If you have received a Notice of Intent to Discontinue Benefits, more commonly referred to as a NOID, then the workers’ compensation insurance company is attempting to stop payment of your ongoing wage loss benefits. Before an insurance company can cut off your wage loss benefits they must first issue you a written notice of their intent to do so. The insurer must also send notice to the Minnesota Workers’ Compensation Division. Failure to do so may result in monetary penalties to the insurance company.
You have a very limited time period within which to object to the insurance company’s attempt to discontinue paying your benefits. Generally, you only have 12 days. You do not have to automatically accept that your wage loss benefits will be terminated as determined by the workers’ compensation insurance carrier. If you do not have a workers’ compensation attorney, you should retain one as soon as possible.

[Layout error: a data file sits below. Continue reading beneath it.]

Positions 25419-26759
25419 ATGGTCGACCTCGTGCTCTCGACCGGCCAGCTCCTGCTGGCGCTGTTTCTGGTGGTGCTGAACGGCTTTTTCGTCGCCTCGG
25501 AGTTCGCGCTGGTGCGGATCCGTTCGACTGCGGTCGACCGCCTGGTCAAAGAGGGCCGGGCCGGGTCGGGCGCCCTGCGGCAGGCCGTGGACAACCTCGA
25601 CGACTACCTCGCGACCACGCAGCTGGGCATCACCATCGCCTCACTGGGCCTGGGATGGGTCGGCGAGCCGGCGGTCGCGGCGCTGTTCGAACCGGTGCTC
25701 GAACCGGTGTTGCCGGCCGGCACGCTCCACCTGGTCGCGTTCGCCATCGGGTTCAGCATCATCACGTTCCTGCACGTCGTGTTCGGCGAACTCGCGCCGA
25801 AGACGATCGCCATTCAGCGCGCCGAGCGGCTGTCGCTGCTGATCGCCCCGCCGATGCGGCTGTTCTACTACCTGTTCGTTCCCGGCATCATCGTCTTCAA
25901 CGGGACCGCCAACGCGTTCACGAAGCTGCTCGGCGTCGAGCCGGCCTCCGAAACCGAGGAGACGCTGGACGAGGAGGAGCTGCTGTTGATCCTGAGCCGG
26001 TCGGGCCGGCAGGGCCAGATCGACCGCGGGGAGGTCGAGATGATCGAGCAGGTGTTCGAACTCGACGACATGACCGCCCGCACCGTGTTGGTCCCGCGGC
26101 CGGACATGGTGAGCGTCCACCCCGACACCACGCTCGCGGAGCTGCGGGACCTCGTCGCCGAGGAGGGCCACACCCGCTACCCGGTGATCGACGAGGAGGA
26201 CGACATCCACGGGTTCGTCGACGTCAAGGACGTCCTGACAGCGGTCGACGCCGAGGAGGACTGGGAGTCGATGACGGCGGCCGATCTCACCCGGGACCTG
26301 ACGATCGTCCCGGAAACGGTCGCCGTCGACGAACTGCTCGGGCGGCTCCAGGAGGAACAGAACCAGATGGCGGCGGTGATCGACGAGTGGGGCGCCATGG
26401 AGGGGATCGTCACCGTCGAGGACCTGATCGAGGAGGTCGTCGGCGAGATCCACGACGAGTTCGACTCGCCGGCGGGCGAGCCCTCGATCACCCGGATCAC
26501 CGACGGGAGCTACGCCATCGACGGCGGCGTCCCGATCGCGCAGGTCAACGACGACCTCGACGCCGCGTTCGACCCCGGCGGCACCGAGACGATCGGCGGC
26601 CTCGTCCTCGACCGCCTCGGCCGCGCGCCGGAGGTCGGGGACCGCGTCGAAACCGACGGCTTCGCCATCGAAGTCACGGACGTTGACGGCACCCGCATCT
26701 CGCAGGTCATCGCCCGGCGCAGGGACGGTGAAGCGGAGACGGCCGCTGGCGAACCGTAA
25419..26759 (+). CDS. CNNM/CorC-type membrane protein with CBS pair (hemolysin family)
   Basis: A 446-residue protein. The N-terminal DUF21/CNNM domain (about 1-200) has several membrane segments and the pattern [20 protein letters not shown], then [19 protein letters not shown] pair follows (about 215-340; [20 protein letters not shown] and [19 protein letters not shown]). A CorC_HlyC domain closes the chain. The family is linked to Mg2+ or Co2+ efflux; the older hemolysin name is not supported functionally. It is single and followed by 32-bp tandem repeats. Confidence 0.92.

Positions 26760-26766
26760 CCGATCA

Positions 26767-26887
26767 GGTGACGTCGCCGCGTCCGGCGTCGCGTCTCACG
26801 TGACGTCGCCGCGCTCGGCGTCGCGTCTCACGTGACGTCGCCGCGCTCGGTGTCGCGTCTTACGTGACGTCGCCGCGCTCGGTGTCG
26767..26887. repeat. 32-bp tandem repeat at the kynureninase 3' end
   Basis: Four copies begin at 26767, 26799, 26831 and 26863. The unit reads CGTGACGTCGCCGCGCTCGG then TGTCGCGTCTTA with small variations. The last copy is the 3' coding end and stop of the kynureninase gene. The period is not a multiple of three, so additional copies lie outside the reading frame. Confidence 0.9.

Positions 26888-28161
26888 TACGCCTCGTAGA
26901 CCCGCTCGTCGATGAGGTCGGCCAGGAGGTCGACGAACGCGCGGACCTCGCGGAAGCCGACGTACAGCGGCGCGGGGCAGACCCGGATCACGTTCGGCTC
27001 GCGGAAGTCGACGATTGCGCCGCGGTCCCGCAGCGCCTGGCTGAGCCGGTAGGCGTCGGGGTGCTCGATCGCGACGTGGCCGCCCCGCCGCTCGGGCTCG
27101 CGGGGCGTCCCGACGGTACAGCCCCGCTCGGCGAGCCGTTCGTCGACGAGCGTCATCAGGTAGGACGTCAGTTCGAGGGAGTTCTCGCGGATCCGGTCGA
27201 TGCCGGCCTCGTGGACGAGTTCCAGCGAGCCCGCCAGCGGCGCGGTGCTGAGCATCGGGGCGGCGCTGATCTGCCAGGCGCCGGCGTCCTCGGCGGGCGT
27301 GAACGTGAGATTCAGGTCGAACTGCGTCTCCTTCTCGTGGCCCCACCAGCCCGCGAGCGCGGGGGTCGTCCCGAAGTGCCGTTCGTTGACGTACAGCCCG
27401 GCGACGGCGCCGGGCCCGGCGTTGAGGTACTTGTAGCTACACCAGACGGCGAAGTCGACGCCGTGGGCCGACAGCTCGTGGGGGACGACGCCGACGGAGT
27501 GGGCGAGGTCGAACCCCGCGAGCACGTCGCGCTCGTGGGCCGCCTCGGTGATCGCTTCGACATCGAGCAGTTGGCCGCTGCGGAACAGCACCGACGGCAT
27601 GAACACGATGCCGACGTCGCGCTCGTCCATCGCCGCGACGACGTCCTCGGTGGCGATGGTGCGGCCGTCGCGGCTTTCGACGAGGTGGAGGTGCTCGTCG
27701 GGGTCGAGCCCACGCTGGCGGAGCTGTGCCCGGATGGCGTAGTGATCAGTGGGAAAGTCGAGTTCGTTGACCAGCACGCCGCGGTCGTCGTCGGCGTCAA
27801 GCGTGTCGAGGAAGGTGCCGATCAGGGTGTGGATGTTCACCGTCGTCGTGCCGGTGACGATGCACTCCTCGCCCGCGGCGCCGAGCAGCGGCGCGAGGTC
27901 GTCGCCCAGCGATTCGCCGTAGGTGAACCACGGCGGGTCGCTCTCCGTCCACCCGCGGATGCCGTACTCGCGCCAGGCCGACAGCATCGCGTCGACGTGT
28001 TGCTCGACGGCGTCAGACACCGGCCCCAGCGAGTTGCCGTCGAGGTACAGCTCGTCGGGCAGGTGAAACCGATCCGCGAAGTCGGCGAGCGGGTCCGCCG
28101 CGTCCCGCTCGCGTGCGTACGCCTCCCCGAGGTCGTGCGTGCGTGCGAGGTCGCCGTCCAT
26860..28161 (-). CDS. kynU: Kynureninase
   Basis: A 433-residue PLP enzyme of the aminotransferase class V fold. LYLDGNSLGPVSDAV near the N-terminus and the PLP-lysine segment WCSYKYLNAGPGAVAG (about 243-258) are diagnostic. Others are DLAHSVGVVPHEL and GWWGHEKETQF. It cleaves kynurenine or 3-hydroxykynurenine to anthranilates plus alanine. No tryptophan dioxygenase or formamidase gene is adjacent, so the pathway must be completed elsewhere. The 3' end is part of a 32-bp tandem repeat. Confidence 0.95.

Likely, your attorney will object to the NOID and request a conference for the matter to be heard in front of an Administrative Law Judge at the Office of Administrative Hearings. The ensuing conference is referred to as a .239 Conference because the procedures creating the conference are located in Minnesota Statute § 176.239. In the interim before the .239 Conference, which is typically set for a few weeks after an objection is filed with the Office of Administrative Hearings, you will not receive wage loss benefits. Unless you returned to work, in which case your benefits will immediately cease, you will only receive benefits through the date of the written NOID.